Editor's note: The article's headline originally cited Breton saying that the EU will be able to produce 1 million artillery shells per year. It has been updated after later media reports clarified he referred both to artillery shells and missiles.
European Commissioner Thierry Breton said that the EU is capable of producing 1 million artillery shells and missiles per year for Ukraine by spring, provided enough effort from member states, Ukrinform reported on Nov. 14.
This would be a positive sign for the EU's pledge to provide Ukraine with 1 million artillery shells.
Ukraine's Foreign Minister Dmytro Kuleba and German Defense Minister Boris Pistorius said earlier that the EU's plan to provide Ukraine with a million shells within a year will likely miss the March 2024 deadline.
However, according to Breton, the EU has increased its ammunition production by 20-30% since February and should be able to produce 1 million shells and missiles annually by next spring.
Although the bloc has sufficient capacities, the fulfillment of the target depends on individual members, Breton added, according to European Pravda.
Notably, Kuleba said that the EU does not lack the political will, but the shell delivery is hampered by the "lamentable state" of the European defense industry.
"I am responsible for the production capacity of ammunition, so I can confirm that the goal of producing more than a million ammunition rounds annually... can be achieved," Breton said.
"It is the member states who must place the order for this ammunition, who must produce it, and who must ensure that it is produced primarily for Ukraine. All this is in the hands of the member countries," the European commissioner for the internal market said before meeting EU defense ministers.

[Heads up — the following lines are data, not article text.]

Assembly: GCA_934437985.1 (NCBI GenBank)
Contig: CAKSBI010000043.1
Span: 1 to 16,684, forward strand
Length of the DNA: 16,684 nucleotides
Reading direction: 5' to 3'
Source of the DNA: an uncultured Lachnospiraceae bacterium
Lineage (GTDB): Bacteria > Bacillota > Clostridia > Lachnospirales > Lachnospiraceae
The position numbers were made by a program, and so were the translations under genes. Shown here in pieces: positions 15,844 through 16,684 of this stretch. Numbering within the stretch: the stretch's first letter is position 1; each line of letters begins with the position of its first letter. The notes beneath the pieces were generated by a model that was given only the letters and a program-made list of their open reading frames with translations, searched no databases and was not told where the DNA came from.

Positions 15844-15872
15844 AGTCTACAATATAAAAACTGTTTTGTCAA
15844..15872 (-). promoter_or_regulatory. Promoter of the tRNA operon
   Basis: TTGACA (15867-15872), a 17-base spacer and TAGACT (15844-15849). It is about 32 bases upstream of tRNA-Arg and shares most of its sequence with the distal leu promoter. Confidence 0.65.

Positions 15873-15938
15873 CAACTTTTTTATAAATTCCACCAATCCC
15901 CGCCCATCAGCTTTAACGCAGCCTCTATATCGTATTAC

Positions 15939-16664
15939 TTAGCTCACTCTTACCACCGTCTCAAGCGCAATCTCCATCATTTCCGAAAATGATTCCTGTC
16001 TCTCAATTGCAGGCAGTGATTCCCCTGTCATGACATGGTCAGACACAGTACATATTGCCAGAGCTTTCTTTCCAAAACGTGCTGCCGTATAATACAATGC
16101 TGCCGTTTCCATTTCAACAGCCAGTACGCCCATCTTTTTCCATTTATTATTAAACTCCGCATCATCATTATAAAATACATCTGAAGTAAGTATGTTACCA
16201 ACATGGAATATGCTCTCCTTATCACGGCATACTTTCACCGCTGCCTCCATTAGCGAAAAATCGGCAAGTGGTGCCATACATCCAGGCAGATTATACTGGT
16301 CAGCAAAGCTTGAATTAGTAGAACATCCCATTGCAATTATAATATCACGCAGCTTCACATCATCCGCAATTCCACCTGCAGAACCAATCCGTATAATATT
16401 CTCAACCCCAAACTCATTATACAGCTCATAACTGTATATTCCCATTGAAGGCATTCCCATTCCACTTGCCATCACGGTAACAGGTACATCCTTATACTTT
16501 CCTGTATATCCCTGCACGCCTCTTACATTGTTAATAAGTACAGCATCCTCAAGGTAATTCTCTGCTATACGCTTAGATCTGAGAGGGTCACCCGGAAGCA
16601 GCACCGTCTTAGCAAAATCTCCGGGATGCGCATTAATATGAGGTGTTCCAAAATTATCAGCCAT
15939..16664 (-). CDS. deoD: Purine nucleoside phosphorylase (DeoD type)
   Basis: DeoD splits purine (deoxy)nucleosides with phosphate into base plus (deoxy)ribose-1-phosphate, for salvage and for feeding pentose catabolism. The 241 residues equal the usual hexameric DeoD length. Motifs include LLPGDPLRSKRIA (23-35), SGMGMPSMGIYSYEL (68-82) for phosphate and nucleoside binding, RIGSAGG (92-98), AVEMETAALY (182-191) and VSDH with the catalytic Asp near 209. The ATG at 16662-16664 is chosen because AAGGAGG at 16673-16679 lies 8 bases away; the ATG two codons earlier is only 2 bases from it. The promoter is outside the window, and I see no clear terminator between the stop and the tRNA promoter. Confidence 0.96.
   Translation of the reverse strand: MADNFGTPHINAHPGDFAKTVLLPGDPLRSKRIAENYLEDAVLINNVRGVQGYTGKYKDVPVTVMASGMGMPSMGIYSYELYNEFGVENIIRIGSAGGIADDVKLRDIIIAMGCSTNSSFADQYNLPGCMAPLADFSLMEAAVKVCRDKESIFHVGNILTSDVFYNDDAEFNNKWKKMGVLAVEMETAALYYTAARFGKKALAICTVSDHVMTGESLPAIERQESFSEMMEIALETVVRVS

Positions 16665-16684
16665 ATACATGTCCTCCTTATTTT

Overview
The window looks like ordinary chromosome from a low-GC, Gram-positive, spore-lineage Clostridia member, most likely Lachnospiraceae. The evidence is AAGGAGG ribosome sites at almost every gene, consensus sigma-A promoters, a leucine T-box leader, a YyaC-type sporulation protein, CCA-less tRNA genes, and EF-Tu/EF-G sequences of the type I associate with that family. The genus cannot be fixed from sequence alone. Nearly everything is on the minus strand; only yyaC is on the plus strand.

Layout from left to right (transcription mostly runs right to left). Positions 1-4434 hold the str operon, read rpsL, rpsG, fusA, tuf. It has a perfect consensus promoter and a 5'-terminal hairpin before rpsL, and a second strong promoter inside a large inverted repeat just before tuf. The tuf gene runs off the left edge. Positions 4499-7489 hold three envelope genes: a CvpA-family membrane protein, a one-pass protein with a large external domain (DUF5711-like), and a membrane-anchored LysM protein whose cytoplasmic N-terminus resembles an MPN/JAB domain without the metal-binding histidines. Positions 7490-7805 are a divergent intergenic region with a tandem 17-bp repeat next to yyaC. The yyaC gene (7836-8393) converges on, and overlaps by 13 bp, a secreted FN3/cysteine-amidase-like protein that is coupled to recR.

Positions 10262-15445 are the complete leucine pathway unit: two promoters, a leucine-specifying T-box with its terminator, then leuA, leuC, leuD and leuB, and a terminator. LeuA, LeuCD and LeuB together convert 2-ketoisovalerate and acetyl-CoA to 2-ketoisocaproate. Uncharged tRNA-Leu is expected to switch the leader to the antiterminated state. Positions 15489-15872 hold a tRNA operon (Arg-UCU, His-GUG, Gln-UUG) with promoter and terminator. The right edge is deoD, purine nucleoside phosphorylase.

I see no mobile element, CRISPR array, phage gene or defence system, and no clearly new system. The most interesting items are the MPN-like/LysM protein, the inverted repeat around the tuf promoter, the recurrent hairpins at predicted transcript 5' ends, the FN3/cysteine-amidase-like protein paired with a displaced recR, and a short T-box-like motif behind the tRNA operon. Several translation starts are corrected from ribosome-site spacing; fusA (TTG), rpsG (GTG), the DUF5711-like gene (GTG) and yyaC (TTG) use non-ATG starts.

According to a plan approved by the EU in March, the bloc would provide Ukraine with a million shells within a span of one year. The first step of the program involves reimbursing supplies from member states' own stocks, the second step is joint purchase of new munitions.
On Nov. 13, the EU's top diplomat, Josep Borrell, said that the bloc had completed the first step of the program by delivering some 300,000 shells from EU arsenals.
According to Borrell, the next step will depend on how fast the contracts can be drawn and the speed of industrial production. He also suggested rerouting some of the European munitions earmarked for third-party countries to Ukraine.
The bloc's plan to ramp up shell production to boost Ukraine's artillery capabilities has been plagued by bureaucracy and protectionism of individual countries, an investigation by the Kyiv Independent and its partners revealed.
Ukraine's need for munition supplies becomes ever more pressing as Russia is boosting its defense budget for 2024 and was reportedly able to secure over 1 million shells from North Korea, while political infighting in Washington causes cutbacks in U.S. military support for Kyiv.